# Inequalities with two absolute values with greater than symbol. Please tell me the proper way of doing $|4x-1|>|3x+2|$

I have finals in a couple of days. I need help with inequalities. I have spent around 15 hours trying my hand at inequalities and I am still trying to figure things out. In this case I need help with an inequality with two absolute values with greater than symbol.

The following is a picture of the inequality ($$|4x-1|>|3x+2|$$) and the procedure I tried, which is something I applied from an answer by Isaac to another question in this site, although I think I did something wrong because it looks like I got the answer wrong or incomplete.

Please tell me what I did wrong and how to do it the right way.

PS: Does this method also apply if there is a less than sign?

• Alternatively (and I'd say it's faster) you could note that $|a|>|b|$ is equivalent to $a^2>b^2$.
– dfnu
Nov 15, 2019 at 8:32
• Two years later I have completely forgotten how to do this. :D Nov 19, 2021 at 23:50

Here’s another way to look at it: $$|4x-1|>|3x+2| \iff (4x-1)^2-(3x+2)^2>0 \iff (7x+1)(x-3)>0$$

Now LHS has only two obvious zeros, and outside the interval with those end points, it has to be positive.

——-

P.S. When you have something like $$f(x)>0$$, where $$f$$ is continuous, it can change sign only when there are roots. So its roots effectively partition the real line into intervals which are either solutions or not. In the above case, two roots are $$-\frac17, 3$$, so we need to consider only the three intervals $$(-\infty, -\frac17), (-\frac17, 3)$$ and $$(3, \infty)$$. Obviously the LHS is positive for $$x\to \pm\infty$$ and negative for $$x=0$$, so the first and last intervals are solutions, the middle one isn’t.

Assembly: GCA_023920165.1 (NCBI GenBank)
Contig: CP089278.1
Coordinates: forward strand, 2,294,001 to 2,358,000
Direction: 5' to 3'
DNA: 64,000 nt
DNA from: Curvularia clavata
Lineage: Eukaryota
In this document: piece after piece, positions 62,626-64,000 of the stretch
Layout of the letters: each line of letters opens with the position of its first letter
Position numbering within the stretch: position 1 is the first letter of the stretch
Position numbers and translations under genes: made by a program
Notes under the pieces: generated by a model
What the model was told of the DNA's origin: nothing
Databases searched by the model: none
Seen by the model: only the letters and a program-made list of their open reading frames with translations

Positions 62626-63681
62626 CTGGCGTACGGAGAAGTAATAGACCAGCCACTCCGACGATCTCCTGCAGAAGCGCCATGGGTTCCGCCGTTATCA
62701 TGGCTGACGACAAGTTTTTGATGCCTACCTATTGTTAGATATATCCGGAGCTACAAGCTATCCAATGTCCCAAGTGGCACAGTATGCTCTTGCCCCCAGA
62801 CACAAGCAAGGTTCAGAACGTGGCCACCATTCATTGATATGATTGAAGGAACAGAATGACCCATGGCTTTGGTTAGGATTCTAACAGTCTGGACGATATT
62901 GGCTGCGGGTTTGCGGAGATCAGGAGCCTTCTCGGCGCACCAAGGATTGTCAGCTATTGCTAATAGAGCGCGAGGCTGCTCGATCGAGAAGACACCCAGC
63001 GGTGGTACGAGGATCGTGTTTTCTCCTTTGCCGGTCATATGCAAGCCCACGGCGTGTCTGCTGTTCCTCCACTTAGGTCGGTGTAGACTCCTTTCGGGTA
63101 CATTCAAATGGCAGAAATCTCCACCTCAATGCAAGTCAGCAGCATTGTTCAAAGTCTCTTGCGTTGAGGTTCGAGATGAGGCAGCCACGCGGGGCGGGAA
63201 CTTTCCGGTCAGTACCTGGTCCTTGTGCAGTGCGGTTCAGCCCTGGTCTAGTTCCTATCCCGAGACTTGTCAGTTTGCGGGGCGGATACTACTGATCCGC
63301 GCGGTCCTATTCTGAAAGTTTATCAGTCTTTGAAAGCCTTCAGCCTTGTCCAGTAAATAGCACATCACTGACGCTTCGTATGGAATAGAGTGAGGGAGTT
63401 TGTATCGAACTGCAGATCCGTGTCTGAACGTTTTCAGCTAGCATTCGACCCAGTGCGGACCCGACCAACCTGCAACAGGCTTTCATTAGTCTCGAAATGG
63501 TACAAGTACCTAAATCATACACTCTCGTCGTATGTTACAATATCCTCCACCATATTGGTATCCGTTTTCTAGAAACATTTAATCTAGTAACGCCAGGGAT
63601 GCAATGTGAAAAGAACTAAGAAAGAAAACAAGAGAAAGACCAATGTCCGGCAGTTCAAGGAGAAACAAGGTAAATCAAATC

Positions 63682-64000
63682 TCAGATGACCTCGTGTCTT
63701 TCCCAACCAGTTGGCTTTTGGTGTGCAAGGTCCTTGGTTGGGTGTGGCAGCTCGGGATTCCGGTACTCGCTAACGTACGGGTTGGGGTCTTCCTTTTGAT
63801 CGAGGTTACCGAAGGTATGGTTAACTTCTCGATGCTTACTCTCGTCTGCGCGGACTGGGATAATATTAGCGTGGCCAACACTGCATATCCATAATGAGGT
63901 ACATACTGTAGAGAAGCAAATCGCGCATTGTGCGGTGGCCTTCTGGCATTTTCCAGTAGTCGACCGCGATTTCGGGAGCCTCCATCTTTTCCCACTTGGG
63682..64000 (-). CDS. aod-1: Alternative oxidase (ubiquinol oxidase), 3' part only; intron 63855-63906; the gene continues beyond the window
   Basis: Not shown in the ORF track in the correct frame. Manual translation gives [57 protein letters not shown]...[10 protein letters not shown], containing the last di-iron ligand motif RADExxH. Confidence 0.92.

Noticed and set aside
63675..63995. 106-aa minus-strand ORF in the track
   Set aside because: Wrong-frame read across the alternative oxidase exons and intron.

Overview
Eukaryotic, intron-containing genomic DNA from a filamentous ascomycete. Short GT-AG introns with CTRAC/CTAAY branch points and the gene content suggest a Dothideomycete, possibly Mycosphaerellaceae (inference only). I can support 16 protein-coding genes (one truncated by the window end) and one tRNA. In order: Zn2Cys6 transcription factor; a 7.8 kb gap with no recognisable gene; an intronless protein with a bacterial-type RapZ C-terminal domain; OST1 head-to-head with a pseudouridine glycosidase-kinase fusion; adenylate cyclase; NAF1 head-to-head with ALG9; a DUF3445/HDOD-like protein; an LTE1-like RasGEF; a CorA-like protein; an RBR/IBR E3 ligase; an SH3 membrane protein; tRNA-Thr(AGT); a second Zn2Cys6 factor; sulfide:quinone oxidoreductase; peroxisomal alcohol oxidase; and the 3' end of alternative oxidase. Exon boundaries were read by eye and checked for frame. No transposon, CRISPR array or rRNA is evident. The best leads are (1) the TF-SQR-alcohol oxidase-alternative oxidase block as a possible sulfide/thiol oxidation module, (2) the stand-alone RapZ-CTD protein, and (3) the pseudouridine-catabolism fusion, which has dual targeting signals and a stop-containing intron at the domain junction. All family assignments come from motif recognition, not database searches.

BTW, whether the intervals to consider are open / closed depends on whether the inequality is strict or $$\geqslant$$.

• 7x+1>0 gives me (-1/7,+) which seems to be invalid. What is wrong? Nov 15, 2019 at 16:18
• @dfnu +macavity x-3 gives me (3,+), with a combined solution of (-1/7,+). Nov 15, 2019 at 16:56
• @freethinker36 If you need $A\cdot B>0$, you need $A, B$ to have the same sign. Not just $A$ or just $B$. Nov 15, 2019 at 16:58
• It would be great if you can elaborate. I'm learning, thus what may look evident, for me may not be evident. And tomorrow is my test and have to study two classes; already taking time of the second class to try to cement my understanding of inequalities. But I appreciate whatever guidance has been provided! Nov 15, 2019 at 17:05
• OK, I have added some explanations, do let me know if youre having more doubts after studying it. Nov 15, 2019 at 17:11

You're doing almost everything right; you're just misinterpreting the results at the end.

In particular, the idea is to combine intervals where the inequality holds. In the first region, $$\left(-\infty, -\frac23\right)$$, you arrived at $$x<3$$. It seems that you rejected this result, judging by the "$$\times$$" beside your work. This is where you went wrong.

Instead, think of it like this:

Within the region $$\left(-\infty, -\frac23\right)$$, which $$x$$ satisfy $$x<3$$?

All $$x$$ do within this region. Another way to see this is that you are effectively taking the intersection of the two: $$\left(-\infty, -\frac23\right) \cap (-\infty,3) = \left(-\infty, -\frac23\right)$$

The other two regions are handled the same way.

• My rationale for rejecting it was that 3>-2/3, so x<3 is not within the region of x<-2/3. Nov 15, 2019 at 6:33

I tried again, following the answer of Théophile, and I was able to reach the correct solution. Below is the pic of the procedure I used. Thanks!